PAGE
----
Oct 24th, 2019, 11:14 AM

World Cup’s Grandeur Built on Woes of Migrant Workers

By Prizma Ghimire
Image Credit: Paul Keller
Qatar’s construction speed rolls to its peak ahead of the 2022 World Cup, alongside the death of its migrant workers toiling under fatal temperatures

The shimmering metropolis roaring from the dusty desert over the past few decades is a perfect mirage in the making, as it lures millions of impoverished workers from Asia and Africa. Its booming construction industry has been fueled by its controversial bid to host the FIFA World Cup 2022.

While the World Cup dates have been scheduled for winter considering the risks footballers might face during summer because of its searing temperatures, migrant workers continue to work in harsh conditions, and their safety hasn't been prioritized. As a major fallout, migrant workers from Nepal, India, Bangladesh, and the Philippines continue to die on the job in record numbers each year, as revealed by the Guardian.

Flashback to summer 2013, world media was taken by storm when news broke on an article published by the Guardian, “Qatar’s World Cup slaves.” The report revealed several extreme human rights violations.

Some of these include evidence of forced labor on the World Cup infrastructure project, low pay, confiscation of workers passports, denied access to free drinking water in the desert heat, and a harrowing rate of 12 deaths per week caused by heat stress. The International Trade Union Confederation estimated that this rate of death risked the lives of at least 4000 migrant workers before a ball is kicked.

Fast forward to 2019, has anything changed? Nothing!

Various humanitarian organizations such as the UN, Amnesty International, and Human Rights Watch called out on Qatar to properly investigate, reform, and regulate a fair share of labor rights. Despite assurances from World Cup organizers to respect worker rights, the exploitations and abuse are on the rife. A recent report by the UN reveals that thousands of workers are exposed to fatal levels of heat stress, slaving in raging temperatures up to 45C for up to 10 hours a day.

An article by the Guardian covered a story on Rupchandra Rumba, a 24-year-old laborer from Nepal who worked as a scaffolder at one of the World Cup stadiums. He died in early hours of June as “he made strange noises as if someone was choking him. And then he fell unconscious,” according to a co-worker. The story of Rumba is not at all astounding, as many young men die in their bunk beds in a crowded room deep within Qatar’s largest labor camp, miles away from glistening towers of Doha.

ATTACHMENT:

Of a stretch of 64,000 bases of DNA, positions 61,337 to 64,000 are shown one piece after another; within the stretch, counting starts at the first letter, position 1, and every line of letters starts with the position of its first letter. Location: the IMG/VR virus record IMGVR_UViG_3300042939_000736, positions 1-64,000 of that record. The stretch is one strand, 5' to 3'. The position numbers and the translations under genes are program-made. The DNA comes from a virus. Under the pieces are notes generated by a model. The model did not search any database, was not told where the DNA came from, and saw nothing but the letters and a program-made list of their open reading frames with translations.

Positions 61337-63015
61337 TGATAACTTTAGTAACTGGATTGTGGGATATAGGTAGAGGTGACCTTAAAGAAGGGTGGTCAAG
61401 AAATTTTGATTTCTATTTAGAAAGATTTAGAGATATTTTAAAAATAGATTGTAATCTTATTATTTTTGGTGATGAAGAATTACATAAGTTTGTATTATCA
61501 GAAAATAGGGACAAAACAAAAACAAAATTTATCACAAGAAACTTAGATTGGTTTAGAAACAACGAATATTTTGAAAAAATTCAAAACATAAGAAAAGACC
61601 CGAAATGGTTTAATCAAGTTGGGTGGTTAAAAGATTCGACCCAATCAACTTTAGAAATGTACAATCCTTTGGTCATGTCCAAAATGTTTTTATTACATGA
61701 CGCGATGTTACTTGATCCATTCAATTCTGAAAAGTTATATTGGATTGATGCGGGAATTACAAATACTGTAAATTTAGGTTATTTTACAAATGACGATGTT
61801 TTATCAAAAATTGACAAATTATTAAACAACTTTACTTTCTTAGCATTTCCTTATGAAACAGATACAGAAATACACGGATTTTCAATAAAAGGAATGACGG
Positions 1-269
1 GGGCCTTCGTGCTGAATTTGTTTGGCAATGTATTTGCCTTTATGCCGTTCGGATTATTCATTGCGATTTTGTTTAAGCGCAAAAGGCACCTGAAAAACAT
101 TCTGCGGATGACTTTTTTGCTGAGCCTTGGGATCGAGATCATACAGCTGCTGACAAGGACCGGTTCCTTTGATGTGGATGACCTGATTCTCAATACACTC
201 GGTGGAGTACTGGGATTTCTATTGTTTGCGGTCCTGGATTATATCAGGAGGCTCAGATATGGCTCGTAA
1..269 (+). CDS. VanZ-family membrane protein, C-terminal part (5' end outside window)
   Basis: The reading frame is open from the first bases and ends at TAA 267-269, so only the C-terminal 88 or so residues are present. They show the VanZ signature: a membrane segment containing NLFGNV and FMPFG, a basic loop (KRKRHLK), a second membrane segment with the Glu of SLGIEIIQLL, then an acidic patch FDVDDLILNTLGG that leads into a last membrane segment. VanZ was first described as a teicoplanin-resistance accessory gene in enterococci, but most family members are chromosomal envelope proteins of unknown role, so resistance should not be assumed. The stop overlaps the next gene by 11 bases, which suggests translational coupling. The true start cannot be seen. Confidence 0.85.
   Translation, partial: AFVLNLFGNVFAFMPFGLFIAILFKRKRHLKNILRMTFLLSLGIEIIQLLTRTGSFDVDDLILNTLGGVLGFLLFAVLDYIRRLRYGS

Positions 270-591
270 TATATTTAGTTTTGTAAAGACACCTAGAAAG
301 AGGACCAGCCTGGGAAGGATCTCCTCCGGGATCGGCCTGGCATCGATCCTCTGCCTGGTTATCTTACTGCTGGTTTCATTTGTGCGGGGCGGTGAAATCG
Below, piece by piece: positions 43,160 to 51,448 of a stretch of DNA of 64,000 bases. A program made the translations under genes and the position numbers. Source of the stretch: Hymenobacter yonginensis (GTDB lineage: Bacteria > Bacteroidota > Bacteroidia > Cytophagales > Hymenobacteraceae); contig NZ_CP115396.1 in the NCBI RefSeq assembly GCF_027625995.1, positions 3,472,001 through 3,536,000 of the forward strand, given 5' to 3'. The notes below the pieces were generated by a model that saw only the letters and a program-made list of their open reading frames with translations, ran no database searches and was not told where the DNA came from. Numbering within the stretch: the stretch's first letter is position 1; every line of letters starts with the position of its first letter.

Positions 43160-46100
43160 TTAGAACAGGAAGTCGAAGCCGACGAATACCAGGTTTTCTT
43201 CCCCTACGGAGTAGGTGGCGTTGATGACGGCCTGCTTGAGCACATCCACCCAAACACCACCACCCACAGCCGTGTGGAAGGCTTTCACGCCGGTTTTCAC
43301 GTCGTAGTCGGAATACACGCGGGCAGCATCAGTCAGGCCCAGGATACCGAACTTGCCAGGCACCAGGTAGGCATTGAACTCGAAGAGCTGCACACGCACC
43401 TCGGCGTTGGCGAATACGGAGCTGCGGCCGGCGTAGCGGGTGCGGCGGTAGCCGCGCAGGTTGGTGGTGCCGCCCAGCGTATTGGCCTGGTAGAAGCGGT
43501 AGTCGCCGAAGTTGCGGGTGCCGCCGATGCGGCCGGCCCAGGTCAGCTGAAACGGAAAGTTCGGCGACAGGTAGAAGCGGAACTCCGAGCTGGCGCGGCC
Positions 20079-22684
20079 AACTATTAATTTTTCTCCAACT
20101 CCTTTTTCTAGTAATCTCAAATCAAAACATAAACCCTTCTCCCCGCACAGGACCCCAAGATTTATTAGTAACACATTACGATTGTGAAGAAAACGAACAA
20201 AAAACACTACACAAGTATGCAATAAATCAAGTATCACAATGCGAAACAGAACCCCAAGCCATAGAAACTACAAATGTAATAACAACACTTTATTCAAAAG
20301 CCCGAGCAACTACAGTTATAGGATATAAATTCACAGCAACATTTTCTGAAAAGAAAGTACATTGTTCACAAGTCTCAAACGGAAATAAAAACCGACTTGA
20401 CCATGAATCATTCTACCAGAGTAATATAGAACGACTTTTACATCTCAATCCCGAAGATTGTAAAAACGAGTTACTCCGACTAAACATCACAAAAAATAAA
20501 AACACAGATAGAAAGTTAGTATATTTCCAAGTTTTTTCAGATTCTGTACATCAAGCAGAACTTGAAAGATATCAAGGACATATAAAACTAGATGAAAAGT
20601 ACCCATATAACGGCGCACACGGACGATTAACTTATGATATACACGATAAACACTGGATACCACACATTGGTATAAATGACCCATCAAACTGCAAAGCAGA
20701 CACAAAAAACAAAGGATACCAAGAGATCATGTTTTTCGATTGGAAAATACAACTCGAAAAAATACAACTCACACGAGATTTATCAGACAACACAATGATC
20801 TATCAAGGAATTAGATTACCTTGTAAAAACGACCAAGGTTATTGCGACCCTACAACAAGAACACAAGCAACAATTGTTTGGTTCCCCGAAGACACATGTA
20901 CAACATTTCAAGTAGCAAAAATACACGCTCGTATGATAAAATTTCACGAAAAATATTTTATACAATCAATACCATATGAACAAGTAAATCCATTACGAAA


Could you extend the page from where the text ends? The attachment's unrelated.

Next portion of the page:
Image Credit: Imre Solt

While Qatari officials get away with the fatalities attributed to heart attacks dubbing as “natural deaths” or “sudden deaths syndrome,” research published by the Cardiology Journal in July reveals that most of the deaths were caused by cardiovascular problems admittedly higher during the summer temperature.

Another investigation published by the Guardian on October 7 uncovered that 676 of at least 1025 Nepalis who died in Qatar between 2012 and 2017 and 1345 of 1678 Indians who died in Qatar between 2012 and 2018 were issued death certificates citing reasons such as cardiac arrest, heart attack, respiratory failure and sickness- all of which attributed to “natural causes” and prohibiting postmortem examinations under Qatari law, hence, making it further impossible to investigate.

Migrant workers in Qatar make up 90 percent of the workforce, and with the booming construction ahead of the 2022 World Cup, the number has peaked to 1.9 million migrant workers.

Apart from appalling working conditions, migrant workers in Qatar are victims of state-run sponsorship programs known as the “Kafala system,” which binds each worker to a single employer, prohibiting them from changing jobs or leaving the country. Oftentimes, employers confiscate their passports, leaving them trapped with lower salaries and harsh working conditions, pushing them deeper into the debt.

Although on October 16, Qatar announced the abolishment of the Kafala system next January before the 2022 World Cup after receiving intense scrutiny from international bodies on allegations of human rights abuses and unfair labor rights.

The timing of this reformation falls flat as a flaky attempt to cleanse its media image as Qatar is expecting the World Cup to be a jewel in its soft-power crown and a strategic diversion of global attention away from the plight of dying migrant workers. For now, the country continues to pump its oil money to fund its massive World Cup infrastructures and to transform the state into a glistening sports paradise, whereas migrant workers remain vulnerable to abuse, exploitation, and life-threatening fatalities.

Image Credit: Nikolovskii on Flickr

With 2022 nearing, instead of working towards plausible human rights reformations, the state is busy obscuring human rights abuses and putting a spotlight on the gleaming infrastructures built upon the graves of migrant workers.  

With this harrowing shade of reality, we should be boycotting the 2022 World Cup. Instead, I am afraid that when 2022 arrives, this will be old news as we continue to sit glued to our television sets, hooting the glory of the World Cup. Some of us might even fly to Qatar, purchase the pricey tickets, and enjoy the show with the alcohol that the Muslim state has promised to subside.

The truth is, we don’t deserve such a colossal human loss for an ephemeral glory.

To create social pressure on the sponsors of the 2022 World Cup and to put an end to Qatar’s slavery, sign the petition on change.org.